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No profession immune: Will machines replace you at work?

By Shannon Williams, Wed 1 Jul 2015
FYI, this story is more than a year old

Investing in machines over staff is increasingly becoming a reality for many businesses the world over, according to findings from Grant Thornton International’s latest Business Report. 

The report reveals the scale of technology’s influence on business, with the majority of firms, in New Zealand and across the globe, surveyed now planning to automate operations and practices. 

With capital costs low as labour costs rise, the findings pose fundamental questions about the extent to which machines will eventually replace humans.

Investing in machines is becoming a more cost effective option, with over half (56%) of firms surveyed saying they are either already automating business practices or may do over the next 12 months. 

By industry, 43% of manufacturing firms said they expect this to eventually replace at least 5% of their workforce. Cleantech was in second place on 39%, followed by the technology and food & beverage sectors on 35%. 

At the other end of the spectrum, just 9% of hospitality, education and healthcare firms expect 5% or more of workers to be replaced.

“While there will be job losses as technology transforms both the private and public sectors, technology will also enhance the skills and capabilities of humans,” says Michael Worth, partner, business transformation at Grant Thornton New Zealand.

“Our findings suggest that workers will be able to take on new roles and responsibilities created by increased use of technology,” he says.

Globally, 54% of automating firms expect to redeploy workers in other areas, with 28% stating that workers will be trained to operate new machinery. Even in manufacturing, 44% plan to redeploy rather than remove staff. 

This is particularly the case in New Zealand – executives surveyed said that their people would either be deployed to other areas (44%) or trained to use new technologies (28%). And when asked their principal motivations for considering automation, 39% of New Zealand respondents identified freeing up staff for higher value add tasks.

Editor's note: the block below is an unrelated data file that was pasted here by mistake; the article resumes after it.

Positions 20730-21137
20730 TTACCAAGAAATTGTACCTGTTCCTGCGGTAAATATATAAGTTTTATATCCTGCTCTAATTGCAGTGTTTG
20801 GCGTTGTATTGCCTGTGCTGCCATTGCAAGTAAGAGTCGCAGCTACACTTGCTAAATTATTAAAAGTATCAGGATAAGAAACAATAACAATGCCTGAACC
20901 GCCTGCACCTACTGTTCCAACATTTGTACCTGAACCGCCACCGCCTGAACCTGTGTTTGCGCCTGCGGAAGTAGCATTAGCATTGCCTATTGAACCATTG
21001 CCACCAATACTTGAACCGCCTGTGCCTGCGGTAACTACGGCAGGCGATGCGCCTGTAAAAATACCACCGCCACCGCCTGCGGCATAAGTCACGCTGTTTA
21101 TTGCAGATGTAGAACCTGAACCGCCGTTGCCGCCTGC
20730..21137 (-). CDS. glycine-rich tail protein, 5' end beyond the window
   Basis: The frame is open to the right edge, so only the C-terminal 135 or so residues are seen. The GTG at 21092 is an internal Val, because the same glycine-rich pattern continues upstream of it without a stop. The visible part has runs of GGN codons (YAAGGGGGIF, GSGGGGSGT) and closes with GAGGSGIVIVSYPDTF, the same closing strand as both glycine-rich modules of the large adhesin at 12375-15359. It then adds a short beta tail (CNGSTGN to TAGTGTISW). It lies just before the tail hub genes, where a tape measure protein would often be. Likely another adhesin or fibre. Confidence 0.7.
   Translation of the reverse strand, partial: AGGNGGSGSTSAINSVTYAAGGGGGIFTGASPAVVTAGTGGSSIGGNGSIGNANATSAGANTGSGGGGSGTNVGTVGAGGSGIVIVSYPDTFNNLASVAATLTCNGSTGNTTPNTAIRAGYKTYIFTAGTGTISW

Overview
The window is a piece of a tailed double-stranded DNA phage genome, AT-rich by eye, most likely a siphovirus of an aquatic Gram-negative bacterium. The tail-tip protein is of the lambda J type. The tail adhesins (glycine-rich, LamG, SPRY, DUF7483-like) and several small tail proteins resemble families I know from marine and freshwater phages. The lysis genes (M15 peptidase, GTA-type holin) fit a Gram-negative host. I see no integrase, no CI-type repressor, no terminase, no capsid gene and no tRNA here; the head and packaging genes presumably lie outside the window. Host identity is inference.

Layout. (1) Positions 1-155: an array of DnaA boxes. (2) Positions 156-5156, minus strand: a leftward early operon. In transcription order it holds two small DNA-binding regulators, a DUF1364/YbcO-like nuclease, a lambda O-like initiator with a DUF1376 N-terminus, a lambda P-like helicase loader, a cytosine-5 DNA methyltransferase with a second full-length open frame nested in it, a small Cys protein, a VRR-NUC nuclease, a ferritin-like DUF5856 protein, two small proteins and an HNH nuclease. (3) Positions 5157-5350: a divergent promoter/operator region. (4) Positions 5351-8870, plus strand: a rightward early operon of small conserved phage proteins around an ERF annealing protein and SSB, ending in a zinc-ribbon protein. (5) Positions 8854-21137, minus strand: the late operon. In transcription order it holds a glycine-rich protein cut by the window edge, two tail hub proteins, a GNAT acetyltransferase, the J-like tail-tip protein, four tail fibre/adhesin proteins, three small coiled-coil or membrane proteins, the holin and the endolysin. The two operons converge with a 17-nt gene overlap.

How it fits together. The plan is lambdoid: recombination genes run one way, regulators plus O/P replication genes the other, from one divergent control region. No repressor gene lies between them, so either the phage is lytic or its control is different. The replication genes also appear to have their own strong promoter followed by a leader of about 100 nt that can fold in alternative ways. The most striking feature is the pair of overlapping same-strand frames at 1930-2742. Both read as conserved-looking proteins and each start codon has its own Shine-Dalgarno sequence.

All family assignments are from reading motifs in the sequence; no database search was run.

Steve Perkins, global leader for technology at Grant Thornton, says, “The roles reserved for humans could look very different years from now. 

“Some will feel the effects more sharply,” he says. “Driverless cars could render taxi drivers unnecessary, while Yahoo Finance recently announced its newsroom would be going fully automated, removing the need for human journalists. 

“The taxi drivers and journalists of today could be the quality control analysts or machine servicing staff of the future.” Perkins says, “Automation in the first industrial revolution made us stronger, automation the second made us faster, and in the third we will have tremendously greater insights. The possibilities are enormous.”

“History has proven that workforces are resilient and adaptable but the rise of intelligent machines, analytics and a ubiquitous 'internet of things' pose significant opportunities and challenges,” he continues. 

“No sector or profession is immune. Increased dialogue between governments, businesses and education institutions will help us better understand where gaps in the labour market will exist, to ensure we have a pipeline of people being educated and trained to fill those roles.”

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